Where is sound in theatre going and where did it start

When I were a wee lad sound departments didn’t exist in theatre and the newest crew member had to do the sound. This was when sound used vinyl records and revox reel to reel tapes. By the time I got to adulthood the industry was on the sampler / minidisc tree of evolution with cds being the latest technology.

My career has been spent reading manuals of the latest bit of sound kit and watching audio technology improve at an astronomical pace. I was the first ever sound engineer to use Yamaha’s digital 02r, the developers from Japan came to London to ask for my opinion and the desk has a couple of my ideas on it now – 🙂 Translating their sketched instructions from Japanese was a trial! Then computers were fast enough to process sound – I am talking about 100MHz speed (yes that is 0.1 gb speed and we only had 4mb of ram – not the 4gb (4000mb) we tend to use these days) – we were one of the first theatres in London to be able to burn a cd using a DAW called soundscape and the clunky penguin add-on.

So sound people moved to CD, while the die hard sound engineers stayed with samplers leaving minidisc and cassette tapes to phase out into the ether. Computers were only now being used to control sound desks, not really fast enough to play audio, software like G-Type or Soundman

Then just before the millennium computers finally became useful with speed of 1000Hz (1Gb) and software was developed to harness this power, we all clambered to use tese systems that would change volumes, play multiple cues at the touch of a button – systems like Stage Research SFX 5, Multiplay, SCS.

The current method of playback is moving towards ipads and mp3 – these household devices are powerful enough to run apps that can handle audio – however using compressed audio on a non-stable device fills me with fear. The number of times I have seen people running sound then check their email during a show on the same device is scarey!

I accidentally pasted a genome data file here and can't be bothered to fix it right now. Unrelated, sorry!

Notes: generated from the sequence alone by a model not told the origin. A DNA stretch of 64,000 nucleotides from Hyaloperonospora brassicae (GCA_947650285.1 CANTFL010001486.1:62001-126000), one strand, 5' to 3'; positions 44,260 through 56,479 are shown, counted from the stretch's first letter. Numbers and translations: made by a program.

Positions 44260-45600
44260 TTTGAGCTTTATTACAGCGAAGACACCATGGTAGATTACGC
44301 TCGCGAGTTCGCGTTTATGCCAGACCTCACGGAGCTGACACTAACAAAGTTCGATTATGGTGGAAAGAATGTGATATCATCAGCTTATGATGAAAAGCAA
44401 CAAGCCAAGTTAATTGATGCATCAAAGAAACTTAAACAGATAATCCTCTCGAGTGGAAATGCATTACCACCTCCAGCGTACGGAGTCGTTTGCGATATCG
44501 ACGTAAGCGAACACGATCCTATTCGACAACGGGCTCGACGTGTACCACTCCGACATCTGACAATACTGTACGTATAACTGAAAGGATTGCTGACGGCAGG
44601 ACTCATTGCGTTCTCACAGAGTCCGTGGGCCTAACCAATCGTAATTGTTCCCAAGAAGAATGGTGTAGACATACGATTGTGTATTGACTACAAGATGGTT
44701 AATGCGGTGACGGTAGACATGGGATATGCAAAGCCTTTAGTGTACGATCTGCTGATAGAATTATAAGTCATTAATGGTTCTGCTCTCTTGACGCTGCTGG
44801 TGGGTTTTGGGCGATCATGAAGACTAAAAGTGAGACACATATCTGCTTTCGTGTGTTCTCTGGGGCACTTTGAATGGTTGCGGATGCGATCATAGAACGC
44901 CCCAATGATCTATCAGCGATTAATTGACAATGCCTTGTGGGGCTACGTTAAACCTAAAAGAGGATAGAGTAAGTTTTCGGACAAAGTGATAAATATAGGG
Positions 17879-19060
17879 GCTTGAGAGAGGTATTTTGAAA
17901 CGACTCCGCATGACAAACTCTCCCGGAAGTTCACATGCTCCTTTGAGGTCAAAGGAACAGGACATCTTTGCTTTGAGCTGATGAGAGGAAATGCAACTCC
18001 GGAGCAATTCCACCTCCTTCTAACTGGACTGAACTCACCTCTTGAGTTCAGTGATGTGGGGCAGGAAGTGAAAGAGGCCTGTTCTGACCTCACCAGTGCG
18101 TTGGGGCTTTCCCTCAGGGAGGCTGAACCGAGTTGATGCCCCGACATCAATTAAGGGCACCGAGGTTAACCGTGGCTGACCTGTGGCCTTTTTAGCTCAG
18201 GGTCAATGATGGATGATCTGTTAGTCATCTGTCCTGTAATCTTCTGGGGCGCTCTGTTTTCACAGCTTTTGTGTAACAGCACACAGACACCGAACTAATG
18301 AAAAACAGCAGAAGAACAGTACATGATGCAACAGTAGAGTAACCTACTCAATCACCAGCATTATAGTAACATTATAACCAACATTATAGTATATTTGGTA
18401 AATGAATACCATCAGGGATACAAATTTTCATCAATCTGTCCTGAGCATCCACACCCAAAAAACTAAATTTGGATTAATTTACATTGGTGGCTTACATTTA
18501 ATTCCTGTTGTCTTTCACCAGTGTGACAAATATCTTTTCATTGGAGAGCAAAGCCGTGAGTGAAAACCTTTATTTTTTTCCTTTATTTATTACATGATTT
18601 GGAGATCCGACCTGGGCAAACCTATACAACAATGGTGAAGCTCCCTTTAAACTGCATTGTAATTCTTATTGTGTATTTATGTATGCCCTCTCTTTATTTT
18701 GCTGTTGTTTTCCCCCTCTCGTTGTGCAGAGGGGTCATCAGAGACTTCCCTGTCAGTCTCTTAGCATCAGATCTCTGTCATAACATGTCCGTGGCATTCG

Don’t they know adobe and java and apps will be constantly checking to update itself – audio needs a hell of a lot of processing power to make it flawless and that is why I use dedicated computers on my sound playback – I disable in the operating system internet, networks, updates, reformat hard drives to read faster and cleaner. Don’t people who use mp3 players or tablets for sound care about their show enough to face the dreaded glitch in a track? Why use compressed audio (mp3) – it sounds great coming out of your phones speakers or headphones – but played through a large pa it is dreadfully muddy. No depth and overly sub based.

Convenience is the word I would use for these people, now don’t get me started on Line Arrays either – professional sound people should know that these are bad for the industry – but with budgets being slashed producers don’t seem to care about audio quality only volume!

We surely should be using modern tools to make sound better not just easier and cheaper – I have an app on my phone that could be used for sound playback – but I won’t trust my reputation on it.

The future will eventually bring an app that can shut down all the updates and changes that are constantly using the processing power of a handheld device automatically – I hope so, otherwise I will still be using my dedicated DAWs for Spotlites for a long time to come. Maybe someone is currently making this as I type, I hope so.


One thought on “Where is sound in theatre going and where did it start

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